These three letters give us insights into the composition and publication of the poem. Two are written by the poet himself, and one by his wife, Vivienne (known as Vivien).
In 1921, T S Eliot
and his wife Vivienne stayed in the English seaside town of Margate while convalescing from nervous disorders. During this period of both mental and physical fragility, Eliot worked on The Waste Land
while sitting in the Nayland Rock shelter on Margate Sands. In this letter to his friend and fellow author Sydney Schiff (also known by his pen name Stephen Hudson), Eliot writes ‘I have done a rough draft of part of part III, but do not know whether it will do’. He explains that he has ‘done this while sitting in a shelter on the front’. The letter is dated ‘Friday Night’; it is probably 4 November 1921. As the heading on the paper shows, it was sent from the Albermarle Hotel, Cliftonville, in Margate.
Eliot had been granted three months’ leave of absence from his job at Lloyd’s Bank on account of mental exhaustion. Indeed, he apologises at the beginning for being unable to retrieve a manuscript which is locked in a safe at the office. Eliot had found it difficult to make much progress with writing in London, and in Margate he feels unable to get any reading done. He writes that he has ‘read nothing , literally – I sketch the people, after a fashion, and practise scales on the mandoline.’ He also describes his feelings of nervousness about returning to town, as ‘one becomes dependent, too, on sea or mountains, which give some sense of security in which one relaxes’.
In the version of the poem which was printed in 1922, the end of Part III, ‘The Fire Sermon’, includes the lines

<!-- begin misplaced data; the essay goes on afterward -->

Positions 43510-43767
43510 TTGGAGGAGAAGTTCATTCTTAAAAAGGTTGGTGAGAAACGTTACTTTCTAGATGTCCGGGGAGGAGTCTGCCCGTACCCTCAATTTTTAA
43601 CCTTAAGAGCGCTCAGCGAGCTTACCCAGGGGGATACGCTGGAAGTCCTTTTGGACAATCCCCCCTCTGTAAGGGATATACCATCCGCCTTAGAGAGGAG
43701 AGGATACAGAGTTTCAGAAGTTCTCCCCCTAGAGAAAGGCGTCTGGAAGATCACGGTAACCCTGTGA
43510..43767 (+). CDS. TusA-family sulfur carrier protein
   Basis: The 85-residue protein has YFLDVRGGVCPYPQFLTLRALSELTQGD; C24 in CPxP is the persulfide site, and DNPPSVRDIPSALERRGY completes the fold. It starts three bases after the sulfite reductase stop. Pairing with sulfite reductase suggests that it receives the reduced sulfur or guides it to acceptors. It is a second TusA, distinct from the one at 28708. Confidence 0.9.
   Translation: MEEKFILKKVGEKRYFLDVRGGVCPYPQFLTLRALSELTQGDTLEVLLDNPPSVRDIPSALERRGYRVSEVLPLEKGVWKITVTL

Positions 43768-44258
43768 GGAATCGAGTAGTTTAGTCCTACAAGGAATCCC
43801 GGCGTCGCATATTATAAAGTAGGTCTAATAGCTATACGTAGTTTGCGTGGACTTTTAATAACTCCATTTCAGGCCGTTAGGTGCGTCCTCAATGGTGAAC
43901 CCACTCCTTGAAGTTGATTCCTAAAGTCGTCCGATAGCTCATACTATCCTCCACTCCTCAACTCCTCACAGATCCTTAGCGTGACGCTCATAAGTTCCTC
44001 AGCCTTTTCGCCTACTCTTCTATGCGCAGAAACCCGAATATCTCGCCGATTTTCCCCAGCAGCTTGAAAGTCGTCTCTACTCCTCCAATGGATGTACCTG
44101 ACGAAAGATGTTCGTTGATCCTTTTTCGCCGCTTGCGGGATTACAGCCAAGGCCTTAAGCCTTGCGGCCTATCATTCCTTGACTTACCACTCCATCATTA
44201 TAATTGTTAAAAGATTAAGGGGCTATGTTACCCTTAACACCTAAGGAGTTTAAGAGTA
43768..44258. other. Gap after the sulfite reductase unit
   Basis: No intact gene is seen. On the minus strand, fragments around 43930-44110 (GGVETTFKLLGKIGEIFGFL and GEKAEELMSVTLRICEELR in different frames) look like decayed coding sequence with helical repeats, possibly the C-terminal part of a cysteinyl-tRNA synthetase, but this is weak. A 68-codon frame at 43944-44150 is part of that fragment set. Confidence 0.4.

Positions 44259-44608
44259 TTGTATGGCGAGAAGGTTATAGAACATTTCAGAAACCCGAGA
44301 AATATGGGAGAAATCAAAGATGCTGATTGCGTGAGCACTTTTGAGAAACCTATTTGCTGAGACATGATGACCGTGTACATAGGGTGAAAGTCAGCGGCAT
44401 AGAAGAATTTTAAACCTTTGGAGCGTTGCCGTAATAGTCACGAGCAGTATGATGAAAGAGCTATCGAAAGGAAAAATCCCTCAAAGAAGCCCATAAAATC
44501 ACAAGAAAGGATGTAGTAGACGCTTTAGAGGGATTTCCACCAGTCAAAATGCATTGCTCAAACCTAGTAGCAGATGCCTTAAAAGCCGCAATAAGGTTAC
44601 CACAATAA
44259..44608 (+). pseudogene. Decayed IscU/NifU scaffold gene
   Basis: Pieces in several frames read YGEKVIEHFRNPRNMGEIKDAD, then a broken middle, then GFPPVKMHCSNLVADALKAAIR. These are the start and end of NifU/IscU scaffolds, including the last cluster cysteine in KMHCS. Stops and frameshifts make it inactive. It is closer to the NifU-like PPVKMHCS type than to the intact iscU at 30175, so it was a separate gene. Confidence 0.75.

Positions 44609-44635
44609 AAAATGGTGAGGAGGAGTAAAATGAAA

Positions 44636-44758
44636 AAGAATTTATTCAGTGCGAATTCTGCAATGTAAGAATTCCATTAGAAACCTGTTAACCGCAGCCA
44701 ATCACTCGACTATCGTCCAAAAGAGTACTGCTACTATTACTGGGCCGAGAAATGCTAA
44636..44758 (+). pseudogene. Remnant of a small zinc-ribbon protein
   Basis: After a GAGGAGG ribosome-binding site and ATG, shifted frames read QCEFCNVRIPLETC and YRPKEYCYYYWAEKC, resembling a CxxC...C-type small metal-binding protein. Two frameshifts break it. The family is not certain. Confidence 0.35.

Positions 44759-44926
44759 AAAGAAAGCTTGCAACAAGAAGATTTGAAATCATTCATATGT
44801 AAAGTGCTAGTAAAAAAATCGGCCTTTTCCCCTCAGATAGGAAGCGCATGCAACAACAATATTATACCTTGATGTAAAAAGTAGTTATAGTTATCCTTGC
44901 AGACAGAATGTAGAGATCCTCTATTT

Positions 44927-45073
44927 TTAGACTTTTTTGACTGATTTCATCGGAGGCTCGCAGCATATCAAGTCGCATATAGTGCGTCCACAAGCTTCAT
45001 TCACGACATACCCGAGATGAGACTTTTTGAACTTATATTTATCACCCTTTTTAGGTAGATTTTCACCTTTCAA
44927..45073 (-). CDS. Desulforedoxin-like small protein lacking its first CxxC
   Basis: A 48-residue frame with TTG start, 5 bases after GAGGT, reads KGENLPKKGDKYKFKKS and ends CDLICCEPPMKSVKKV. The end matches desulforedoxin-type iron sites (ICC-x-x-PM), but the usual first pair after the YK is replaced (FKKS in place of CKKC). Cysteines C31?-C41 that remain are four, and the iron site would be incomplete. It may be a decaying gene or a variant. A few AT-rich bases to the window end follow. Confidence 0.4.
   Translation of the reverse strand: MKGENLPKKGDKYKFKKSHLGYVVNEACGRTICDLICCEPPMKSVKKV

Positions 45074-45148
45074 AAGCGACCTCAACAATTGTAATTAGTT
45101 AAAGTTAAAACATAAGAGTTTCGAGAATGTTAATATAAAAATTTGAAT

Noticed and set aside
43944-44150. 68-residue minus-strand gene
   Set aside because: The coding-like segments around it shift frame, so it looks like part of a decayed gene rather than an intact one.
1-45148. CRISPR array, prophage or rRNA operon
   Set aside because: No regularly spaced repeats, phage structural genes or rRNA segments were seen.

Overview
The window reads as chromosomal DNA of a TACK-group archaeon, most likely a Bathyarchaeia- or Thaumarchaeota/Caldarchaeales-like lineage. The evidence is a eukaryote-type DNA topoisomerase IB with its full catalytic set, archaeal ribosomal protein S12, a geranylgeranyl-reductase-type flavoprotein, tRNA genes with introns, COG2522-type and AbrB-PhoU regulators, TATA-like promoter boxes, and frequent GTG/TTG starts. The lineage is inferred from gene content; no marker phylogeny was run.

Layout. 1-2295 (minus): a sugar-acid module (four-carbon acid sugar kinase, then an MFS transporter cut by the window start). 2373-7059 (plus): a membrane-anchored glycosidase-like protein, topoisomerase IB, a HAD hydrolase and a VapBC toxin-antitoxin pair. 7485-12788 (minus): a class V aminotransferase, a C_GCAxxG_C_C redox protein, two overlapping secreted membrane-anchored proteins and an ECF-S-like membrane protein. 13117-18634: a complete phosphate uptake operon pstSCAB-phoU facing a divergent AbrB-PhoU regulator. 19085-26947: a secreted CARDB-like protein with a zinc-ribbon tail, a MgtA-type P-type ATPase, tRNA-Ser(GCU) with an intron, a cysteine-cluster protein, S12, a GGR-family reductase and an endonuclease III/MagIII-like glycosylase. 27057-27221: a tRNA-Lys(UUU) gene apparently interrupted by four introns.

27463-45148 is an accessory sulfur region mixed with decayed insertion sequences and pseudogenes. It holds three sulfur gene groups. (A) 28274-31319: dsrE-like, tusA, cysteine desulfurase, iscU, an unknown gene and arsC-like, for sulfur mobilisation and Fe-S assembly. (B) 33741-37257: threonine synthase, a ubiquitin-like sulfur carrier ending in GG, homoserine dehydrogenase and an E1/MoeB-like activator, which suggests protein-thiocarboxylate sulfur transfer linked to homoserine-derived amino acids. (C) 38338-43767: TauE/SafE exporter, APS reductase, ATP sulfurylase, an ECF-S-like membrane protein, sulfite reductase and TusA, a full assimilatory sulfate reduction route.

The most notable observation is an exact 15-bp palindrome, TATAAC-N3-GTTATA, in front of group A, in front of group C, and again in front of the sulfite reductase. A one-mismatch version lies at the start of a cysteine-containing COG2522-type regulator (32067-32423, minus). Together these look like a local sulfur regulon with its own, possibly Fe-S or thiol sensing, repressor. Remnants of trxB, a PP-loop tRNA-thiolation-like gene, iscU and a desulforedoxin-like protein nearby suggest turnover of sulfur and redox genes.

On Margate Sands.
I can connect
Nothing with nothing.
The second letter is from 16 October 1922. It is written on the notepaper of The Criterion, the journal which Eliot had taken up editorship of. The first edition had recently appeared, including The Waste Land. In the time which has elapsed between this letter and the last, Schiff has clearly read the poem and written to Eliot to offer his compliments. Eliot replies to thank him, saying:
You could not have used words which would have given more pleasure or have so persuaded me that the poem may possibly communicate something of what it intends.
He ends on a modest, and slightly depressive, note: ‘But I cannot expect to find many critics so sympathetic.’
This letter from Vivien Eliot to Sydney Schiff was also written on the 16 October 1922. In it, Vivien explains that her husband has shown her Sydney’s letter, and she wishes also to thank him for it. She does so at more length than Eliot, and explains her own feelings on the process:
… it has become a part of me (or I of it) this last year. It was a terrible thing, somehow, when the time came at last for it to be published … Yours was the first word that has reached us, and your letter was unexpectedly moving.
In the line ‘I am glad, too, that you like the Criterion', it becomes apparent that Schiff’s letter also praised Eliot’s magazine-editing skills. Vivien writes that this is even more impressive considering that her husband still has to work in the bank. She, too, ends on quite a negative note:
It seems to me an achievement, by a man who has only his evenings, tired out by eight hours in the City, and who fills hot water bottles, and makes invalid food for his wretchedly unhealthy wife, in between writing!
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